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  Advice for new yoga students
By Charles Spenella, R.Y.T., Houston yoga teacher, 2002

The Non-Competitive Nature Of Yoga
"An asana is a map of the territory. It is not the territory itself " Anon

Imagine' that a group of students is taken outside to warm up for a yoga class. They are invited to run once completely around the block. For those in pretty good shape, this might not be a great enough distance, For others, not in such good shape, this may prove to be extremely difficult if not completely impossible. So as long as our intention is to perform identical actions no one benefits.

Now suppose instead that the same group was asked to run the same course, but to listen to their own bodies and to only run as far as they needed to in order to feel warmed up. Since the ability of each student varies, they would reach their limit and stop at different points along the course. By shifting the intention from performing identical actions to achieving identical effects everyone would now experience maximum benefit.

How does this apply to yoga? If a class was asked to bend over and touch their toes, some people might be able to bring their heads very near their legs while some might only be able to bend halfway. If the intention is to perform identical actions (touching the toes) some students won't be challenged enough while other students might be frustrated by their inability to accomplish the task. However if the intention is to achieve identical effects, then each student would go only as far as their personal limit to experience maximum benefit. So just like in the running example, it is not important how far each goes as long as each person honors their own limit. When performing an asana it is the edge of that limit that we seek wherever it might be for us at that moment. In fact, it is precisely at this point that the yoga effect is released.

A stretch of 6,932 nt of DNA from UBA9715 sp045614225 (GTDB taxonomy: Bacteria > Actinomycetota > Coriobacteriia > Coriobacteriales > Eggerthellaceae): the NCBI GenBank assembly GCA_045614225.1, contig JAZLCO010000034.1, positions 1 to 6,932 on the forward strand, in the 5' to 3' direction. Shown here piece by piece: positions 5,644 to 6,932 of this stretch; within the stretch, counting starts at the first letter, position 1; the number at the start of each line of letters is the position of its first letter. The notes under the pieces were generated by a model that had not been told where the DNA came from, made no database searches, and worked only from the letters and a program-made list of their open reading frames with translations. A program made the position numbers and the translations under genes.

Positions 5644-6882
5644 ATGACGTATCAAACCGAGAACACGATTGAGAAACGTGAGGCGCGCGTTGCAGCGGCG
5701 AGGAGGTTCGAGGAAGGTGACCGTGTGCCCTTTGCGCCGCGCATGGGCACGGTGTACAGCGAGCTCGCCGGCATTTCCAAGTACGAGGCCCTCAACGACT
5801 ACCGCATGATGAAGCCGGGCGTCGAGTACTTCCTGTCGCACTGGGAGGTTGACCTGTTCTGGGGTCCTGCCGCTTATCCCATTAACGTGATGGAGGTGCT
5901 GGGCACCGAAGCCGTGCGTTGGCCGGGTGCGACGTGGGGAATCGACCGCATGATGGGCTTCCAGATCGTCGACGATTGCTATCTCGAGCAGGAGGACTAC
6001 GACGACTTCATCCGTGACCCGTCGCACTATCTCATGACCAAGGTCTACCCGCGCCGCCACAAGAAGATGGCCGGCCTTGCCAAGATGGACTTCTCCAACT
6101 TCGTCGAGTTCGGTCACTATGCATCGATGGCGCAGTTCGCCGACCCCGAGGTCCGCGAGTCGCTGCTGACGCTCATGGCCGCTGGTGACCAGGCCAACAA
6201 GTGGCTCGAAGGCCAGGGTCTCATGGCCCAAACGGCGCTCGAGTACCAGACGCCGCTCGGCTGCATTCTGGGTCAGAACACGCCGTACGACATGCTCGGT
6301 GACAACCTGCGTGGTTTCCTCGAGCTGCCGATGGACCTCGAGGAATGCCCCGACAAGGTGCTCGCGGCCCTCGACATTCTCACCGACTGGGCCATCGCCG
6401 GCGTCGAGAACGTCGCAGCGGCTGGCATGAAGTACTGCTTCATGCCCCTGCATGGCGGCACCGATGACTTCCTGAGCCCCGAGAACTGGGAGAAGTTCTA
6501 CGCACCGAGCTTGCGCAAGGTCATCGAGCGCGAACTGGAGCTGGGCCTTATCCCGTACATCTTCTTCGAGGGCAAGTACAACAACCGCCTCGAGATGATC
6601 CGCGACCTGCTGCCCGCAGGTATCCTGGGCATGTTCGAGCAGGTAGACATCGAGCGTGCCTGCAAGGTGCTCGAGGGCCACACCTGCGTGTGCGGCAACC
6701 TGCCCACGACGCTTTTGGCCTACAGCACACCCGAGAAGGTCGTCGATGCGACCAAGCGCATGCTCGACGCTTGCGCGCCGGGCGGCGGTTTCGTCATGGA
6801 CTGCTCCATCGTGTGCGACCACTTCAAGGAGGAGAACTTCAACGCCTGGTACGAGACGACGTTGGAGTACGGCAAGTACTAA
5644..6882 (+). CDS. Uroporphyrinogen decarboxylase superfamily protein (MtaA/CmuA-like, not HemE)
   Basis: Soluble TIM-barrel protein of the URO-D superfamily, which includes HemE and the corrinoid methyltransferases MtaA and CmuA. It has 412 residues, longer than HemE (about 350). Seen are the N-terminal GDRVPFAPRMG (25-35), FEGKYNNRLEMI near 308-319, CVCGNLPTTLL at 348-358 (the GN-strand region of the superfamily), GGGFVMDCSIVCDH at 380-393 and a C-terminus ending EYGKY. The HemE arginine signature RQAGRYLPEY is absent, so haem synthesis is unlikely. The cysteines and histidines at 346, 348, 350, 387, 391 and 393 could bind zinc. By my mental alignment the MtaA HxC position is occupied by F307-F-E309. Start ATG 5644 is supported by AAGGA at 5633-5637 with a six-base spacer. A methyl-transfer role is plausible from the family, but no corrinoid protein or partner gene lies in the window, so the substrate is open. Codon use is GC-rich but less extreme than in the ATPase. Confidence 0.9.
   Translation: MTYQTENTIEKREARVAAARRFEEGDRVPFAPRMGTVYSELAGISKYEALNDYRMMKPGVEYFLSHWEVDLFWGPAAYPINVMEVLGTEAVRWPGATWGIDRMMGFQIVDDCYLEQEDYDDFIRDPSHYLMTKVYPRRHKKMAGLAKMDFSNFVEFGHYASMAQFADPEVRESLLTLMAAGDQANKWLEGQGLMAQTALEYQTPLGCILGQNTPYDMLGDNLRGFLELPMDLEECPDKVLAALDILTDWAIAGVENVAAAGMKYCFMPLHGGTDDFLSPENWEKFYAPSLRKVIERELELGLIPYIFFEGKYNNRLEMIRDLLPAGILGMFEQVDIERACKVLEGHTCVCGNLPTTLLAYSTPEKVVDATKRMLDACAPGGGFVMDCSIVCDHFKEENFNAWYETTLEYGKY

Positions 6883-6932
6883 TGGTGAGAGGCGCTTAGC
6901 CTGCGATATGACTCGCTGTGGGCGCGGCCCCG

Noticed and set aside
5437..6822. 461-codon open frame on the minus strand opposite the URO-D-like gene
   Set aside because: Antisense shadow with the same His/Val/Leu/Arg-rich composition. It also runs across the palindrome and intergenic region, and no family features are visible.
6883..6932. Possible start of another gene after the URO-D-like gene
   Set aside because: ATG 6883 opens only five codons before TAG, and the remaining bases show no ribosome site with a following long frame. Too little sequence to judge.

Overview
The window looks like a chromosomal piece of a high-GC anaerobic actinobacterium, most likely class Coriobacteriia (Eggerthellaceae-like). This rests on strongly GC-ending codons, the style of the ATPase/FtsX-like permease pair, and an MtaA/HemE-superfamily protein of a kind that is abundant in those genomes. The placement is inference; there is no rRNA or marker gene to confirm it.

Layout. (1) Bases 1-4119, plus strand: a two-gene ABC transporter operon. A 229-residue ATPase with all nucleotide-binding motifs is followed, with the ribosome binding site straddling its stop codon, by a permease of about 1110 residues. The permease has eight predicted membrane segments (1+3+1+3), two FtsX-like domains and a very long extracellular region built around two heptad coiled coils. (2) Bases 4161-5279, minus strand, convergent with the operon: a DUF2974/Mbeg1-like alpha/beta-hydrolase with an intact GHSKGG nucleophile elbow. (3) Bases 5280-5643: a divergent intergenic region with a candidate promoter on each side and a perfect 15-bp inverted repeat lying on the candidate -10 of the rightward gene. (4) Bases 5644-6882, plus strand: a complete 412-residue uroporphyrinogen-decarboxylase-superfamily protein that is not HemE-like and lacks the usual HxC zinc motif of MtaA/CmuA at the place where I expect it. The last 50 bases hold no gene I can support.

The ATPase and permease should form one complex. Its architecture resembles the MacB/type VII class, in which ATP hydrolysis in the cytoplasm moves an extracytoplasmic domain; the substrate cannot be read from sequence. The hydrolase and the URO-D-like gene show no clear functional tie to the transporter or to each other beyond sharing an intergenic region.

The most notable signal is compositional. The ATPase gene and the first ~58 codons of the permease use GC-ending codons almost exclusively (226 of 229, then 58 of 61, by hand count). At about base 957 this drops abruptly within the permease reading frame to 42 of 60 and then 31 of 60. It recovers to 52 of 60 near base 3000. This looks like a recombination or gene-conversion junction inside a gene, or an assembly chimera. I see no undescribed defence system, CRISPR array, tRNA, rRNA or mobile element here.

The Edge
"What you can do, is what you should do."

Yoga must in no way be considered competitive. Not only are you not competing with the yogi in the book, on the video, at the front of the class, or anywhere around you, you are also not competing with yourself That is because the edge of your limit for any given asana will change from day to day, with, the time of day, and even from minute to minute.

So then how do you know when you are at "the edge"? The edge of your personal limit is how deeply you can painlessly go into an asana and still breathe smoothly at any given moment. Your intention should be to approach that point but to stop just this side. That is what is meant by "playing the edge". Once again, while you will often be called upon to exert effort in an asana, you shouldn't lose control of your breath and there should definitely be no pain. A slogan often heard in western exercise classes is "No pain, no gain." In yoga a more appropriate slogan would be "If you seek pain, you're insane."

The Space Between Asanas
Once you have worked the target area, you must let the muscles involved rest and assimilate the effects of the movement. If you were to attend a wine tasting, you would be urged to take a sip of water and perhaps to eat a piece of bread in order to "cleanse your palate" between samples. If you go from one wine straight to the next their distinct characteristics will become blurred and you are not likely to appreciate either one. The same thing can be said for a sequence of asanas. While the yoga effect may be released at the edge, it is not until we relax after the asana that we receive its benefit. Therefore the time spent between asanas is every bit as important as the time spent in each posture and ideally should be of approximately the same duration.

 

  
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